Imagine that a (white male) nominee for the federal bench, under a Republican, were confronted with the following quote from his past:
"I would hope that a wise white male with the richness of his experiences would more often than not reach a better conclusion than a Latina woman who hasn't lived that life."
To the nearest second, how long would that nominee’s judicial career last?
Then assume that the nominee had recently ruled that when a city refused to certify the results of a promotional exam – because all the top scoring applicants were black and that offended the city’s express desire for "diversity" in a heavily minority police department – since no one was hired, no one suffered a loss, and, hence, the black plaintiffs were not the victims of discrimination.
Oh, the outraged lecture appearing on BlueJersey!! Senators Leahy and Menendez fulminating at the unconscionably racist attitudes demonstrated by the nominee’s decision!! Senator Kennedy, dragged from his sickbed to repeat the calumnies he spewed against Robert Bork.
Then contemplate the ringing endorsement of Sonia Sotomayor from the salons of the Left and sigh: "empathy" ends when the victims are white males, and standards of discourse don’t apply to certifiable "minorities".
President Obama clearly applied affirmative action principles to this nomination, proposing to elevate a Hispanic woman to the high Court, based less upon her achievements than her identity. (If she were a he and his parents hailed from England, there exists precisely zero chance of a nomination) But, with Sotomayor, the President gets a threefer: a woman, a Hispanic, and a dedicated non-interpretivist, who considers adjudication politics by other means.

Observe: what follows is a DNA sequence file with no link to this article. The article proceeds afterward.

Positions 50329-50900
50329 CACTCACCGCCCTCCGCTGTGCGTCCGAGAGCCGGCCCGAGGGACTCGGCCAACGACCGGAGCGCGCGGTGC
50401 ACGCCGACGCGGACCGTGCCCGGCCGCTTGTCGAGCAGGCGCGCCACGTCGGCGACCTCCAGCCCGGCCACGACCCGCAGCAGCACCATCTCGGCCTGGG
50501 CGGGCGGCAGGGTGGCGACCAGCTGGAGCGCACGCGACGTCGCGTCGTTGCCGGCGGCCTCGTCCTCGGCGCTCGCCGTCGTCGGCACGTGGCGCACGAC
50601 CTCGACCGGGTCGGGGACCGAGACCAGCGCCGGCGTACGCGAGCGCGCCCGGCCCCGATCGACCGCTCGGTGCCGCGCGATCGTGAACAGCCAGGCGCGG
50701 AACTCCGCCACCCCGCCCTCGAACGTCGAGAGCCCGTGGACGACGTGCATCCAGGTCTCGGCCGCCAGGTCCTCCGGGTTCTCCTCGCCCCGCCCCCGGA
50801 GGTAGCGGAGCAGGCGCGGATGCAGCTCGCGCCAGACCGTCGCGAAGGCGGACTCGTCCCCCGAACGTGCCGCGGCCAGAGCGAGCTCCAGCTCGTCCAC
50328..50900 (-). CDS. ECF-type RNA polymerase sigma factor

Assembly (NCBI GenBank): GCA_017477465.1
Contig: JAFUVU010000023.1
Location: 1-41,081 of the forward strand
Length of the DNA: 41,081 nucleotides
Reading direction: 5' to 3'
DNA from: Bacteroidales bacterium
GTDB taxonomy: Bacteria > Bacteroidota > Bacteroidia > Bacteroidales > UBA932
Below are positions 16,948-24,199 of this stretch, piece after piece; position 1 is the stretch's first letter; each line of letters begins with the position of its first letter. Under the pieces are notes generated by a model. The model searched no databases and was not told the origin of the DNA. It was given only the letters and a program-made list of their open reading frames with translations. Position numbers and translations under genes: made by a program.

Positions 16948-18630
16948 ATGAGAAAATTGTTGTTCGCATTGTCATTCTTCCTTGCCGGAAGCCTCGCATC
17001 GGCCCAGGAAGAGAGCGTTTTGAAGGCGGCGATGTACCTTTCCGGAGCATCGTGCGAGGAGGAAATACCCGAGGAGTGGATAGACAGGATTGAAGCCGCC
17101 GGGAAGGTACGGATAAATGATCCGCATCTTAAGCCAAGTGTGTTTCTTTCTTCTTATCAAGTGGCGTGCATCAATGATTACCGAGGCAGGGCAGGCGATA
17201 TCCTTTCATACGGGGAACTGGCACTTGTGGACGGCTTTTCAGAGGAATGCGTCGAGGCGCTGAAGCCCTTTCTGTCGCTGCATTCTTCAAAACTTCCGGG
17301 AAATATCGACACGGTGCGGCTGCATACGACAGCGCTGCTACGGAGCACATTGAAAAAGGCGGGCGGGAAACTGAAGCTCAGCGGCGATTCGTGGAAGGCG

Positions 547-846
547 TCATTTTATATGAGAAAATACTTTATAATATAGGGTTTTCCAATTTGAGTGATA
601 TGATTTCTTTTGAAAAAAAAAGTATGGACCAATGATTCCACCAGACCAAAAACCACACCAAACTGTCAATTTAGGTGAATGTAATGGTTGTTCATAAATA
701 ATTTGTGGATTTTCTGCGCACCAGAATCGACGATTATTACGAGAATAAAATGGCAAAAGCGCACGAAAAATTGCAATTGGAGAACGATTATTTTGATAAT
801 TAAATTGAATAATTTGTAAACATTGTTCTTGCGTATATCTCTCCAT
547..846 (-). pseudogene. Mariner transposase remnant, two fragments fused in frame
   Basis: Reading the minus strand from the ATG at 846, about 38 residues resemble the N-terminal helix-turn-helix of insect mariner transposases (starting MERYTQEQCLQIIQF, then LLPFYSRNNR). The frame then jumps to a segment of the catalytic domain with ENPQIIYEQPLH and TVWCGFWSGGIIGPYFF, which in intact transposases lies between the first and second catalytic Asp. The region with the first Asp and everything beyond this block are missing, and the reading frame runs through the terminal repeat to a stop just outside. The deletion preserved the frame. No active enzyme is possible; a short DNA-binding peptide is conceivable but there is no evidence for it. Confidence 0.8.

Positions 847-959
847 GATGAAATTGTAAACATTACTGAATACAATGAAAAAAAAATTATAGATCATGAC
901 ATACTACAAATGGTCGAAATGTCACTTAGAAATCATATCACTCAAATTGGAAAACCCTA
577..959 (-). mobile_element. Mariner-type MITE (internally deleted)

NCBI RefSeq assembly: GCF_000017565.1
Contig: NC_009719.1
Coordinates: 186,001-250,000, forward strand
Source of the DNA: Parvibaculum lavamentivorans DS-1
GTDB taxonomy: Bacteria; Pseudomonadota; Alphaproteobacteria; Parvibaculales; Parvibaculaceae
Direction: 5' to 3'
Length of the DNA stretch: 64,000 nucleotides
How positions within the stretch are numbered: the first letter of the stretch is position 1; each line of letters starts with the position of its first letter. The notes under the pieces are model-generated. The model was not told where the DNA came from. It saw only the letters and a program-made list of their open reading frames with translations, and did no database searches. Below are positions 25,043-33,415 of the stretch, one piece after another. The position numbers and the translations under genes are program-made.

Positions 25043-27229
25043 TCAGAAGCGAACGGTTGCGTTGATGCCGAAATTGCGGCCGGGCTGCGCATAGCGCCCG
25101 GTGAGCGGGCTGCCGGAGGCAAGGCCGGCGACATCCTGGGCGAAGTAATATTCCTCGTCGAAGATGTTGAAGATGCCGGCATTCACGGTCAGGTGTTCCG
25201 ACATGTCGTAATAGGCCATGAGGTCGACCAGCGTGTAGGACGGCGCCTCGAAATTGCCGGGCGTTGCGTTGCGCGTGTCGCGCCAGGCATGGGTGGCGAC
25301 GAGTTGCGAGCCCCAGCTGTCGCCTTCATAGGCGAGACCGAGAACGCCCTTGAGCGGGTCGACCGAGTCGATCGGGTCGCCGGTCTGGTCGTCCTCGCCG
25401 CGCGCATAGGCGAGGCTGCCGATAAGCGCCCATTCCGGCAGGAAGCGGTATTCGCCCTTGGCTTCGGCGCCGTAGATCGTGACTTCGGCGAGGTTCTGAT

Her actual published statement reads:
"Justice [Sandra Day] O'Connor has often been cited as saying that a wise old man and wise old woman will reach the same conclusion in deciding cases. I am . . . not so sure that I agree with the statement. First, . . . there can never be a universal definition of wise. Second, I would hope that a wise Latina woman with the richness of her experiences would more often than not reach a better conclusion than a white male who hasn't lived that life."
That paragraph, alone, suffices to preclude her service on a Municipal Court, let alone the highest Court in the land. The assertion that a judge’s ethnic identity, sex, or life experiences would affect her decisions is the complete antithesis of the rule of law this judge purports to support.
Demonstrating the Orwellian depths to which the Left has sunk in its never ending assault on the language, The Times writes:
"She has listened attentively to, and often ruled in favor of, people who have been discriminated against …"
Unless the folks who have been discriminated against happen to be white males, in which case Heronor’s vaunted "empathy" exits, stage left.
Of course, The Times’ patience for actual jurisprudence is remarkably thin. It follows its endorsement of this nomination with a condemnation of the California Supremes for that Court’s refusal to declare its own state’s constitution unconstitutional. Neither the mere language of the constitution, nor the unambiguous vote of the electorate, The Times huffs, should preclude the judiciary from arriving at politically-correct results.